“We’re happy to just run around,” said Michael Toscano as his wife, Caitlyn, son Julian, 4, and daughter, Marley, 2, visit the space that will become their restaurant, Le Farfalle. It was formerly Vickery’s and Leaf downtown on Beaufain Street.

Seemingly every New Yorker with a keyboard these days is bidding goodbye to the city, turning out a tortured essay about how the high rents, gentrified neighborhoods and professional pressures are no longer tolerable. Those confessionals usually wind down with the writer sadly hailing a cab for the last time, or boarding an overcrowded subway train to the airport.

But if the New Yorker in question works in the restaurant industry, that’s not really where the story ends. Currently, the inevitable coda to a chef’s escape from New York City is “and then I arrived in Charleston.”

At least since 1984, when Johnson & Wales University opened its Charleston campus, the city has welcomed culinary talent from elsewhere. But the number of established food-and-beverage professionals relocating from highly rated Manhattan restaurants has surged in the past year, with more than a dozen chefs, sommeliers and general managers joining the utmost echelon of Charleston’s dining scene.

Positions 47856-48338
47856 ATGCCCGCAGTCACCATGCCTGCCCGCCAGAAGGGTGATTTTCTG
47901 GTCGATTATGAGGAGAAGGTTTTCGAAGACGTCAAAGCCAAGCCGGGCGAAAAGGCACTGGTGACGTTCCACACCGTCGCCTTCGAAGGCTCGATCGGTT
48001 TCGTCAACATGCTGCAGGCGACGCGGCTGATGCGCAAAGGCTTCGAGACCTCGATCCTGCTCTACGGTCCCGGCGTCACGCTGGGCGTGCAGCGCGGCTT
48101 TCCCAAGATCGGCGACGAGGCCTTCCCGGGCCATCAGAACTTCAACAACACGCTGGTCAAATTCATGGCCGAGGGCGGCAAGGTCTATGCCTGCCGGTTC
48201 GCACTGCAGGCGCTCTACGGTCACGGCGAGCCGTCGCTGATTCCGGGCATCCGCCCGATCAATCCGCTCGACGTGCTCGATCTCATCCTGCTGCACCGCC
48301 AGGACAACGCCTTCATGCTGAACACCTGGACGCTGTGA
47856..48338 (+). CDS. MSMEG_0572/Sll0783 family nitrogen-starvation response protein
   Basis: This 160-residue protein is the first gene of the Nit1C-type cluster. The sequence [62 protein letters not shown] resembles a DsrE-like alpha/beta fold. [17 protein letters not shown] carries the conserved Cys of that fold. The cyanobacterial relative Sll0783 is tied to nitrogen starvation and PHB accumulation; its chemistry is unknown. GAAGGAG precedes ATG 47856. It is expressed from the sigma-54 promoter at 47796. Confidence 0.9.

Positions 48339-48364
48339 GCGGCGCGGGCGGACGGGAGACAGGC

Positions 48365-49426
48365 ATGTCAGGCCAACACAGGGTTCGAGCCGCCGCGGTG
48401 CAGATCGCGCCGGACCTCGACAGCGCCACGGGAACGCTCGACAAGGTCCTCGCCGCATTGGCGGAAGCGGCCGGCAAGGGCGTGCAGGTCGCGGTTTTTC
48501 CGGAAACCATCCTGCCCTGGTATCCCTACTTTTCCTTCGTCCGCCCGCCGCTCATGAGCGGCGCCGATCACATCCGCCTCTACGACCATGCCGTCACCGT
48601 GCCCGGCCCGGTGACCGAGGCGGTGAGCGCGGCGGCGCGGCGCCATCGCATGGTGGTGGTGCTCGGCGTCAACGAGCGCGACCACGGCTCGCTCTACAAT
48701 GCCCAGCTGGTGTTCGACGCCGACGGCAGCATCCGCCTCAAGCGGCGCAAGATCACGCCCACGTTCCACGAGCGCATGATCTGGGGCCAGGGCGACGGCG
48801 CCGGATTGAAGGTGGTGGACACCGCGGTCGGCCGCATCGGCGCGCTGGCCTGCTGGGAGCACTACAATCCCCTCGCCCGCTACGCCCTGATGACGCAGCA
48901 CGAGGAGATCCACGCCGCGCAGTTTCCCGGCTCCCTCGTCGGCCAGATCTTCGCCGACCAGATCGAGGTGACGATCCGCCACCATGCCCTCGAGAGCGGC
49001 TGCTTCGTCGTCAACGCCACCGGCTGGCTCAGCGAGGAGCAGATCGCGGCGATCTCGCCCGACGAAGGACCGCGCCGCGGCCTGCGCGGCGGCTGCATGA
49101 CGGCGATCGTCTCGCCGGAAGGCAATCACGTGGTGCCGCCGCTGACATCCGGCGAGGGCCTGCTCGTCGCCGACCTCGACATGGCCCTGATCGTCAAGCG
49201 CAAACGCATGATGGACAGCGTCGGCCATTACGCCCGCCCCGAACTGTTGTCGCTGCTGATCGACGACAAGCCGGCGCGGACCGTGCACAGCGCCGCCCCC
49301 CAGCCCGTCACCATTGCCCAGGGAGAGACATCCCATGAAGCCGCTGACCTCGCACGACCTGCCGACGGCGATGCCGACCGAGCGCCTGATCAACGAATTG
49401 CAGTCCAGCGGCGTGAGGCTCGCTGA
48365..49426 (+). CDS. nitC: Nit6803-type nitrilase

Chefs with New York City resumes were behind the most buzzed-about openings of 2015 (Short Grain, The Westendorff). They’re associated with the most anticipated restaurants of 2016 (Le Farfalle, Lewis Barbecue). At the same time, front-of-house staffers from similar backgrounds have emerged as the public faces of iconic dining rooms (The Ordinary, The Macintosh).

And those are only the most prominent examples of restaurant folk following the New York-to-Charleston path: Restaurants and wine distributors are increasingly adding New York transplants to their payrolls.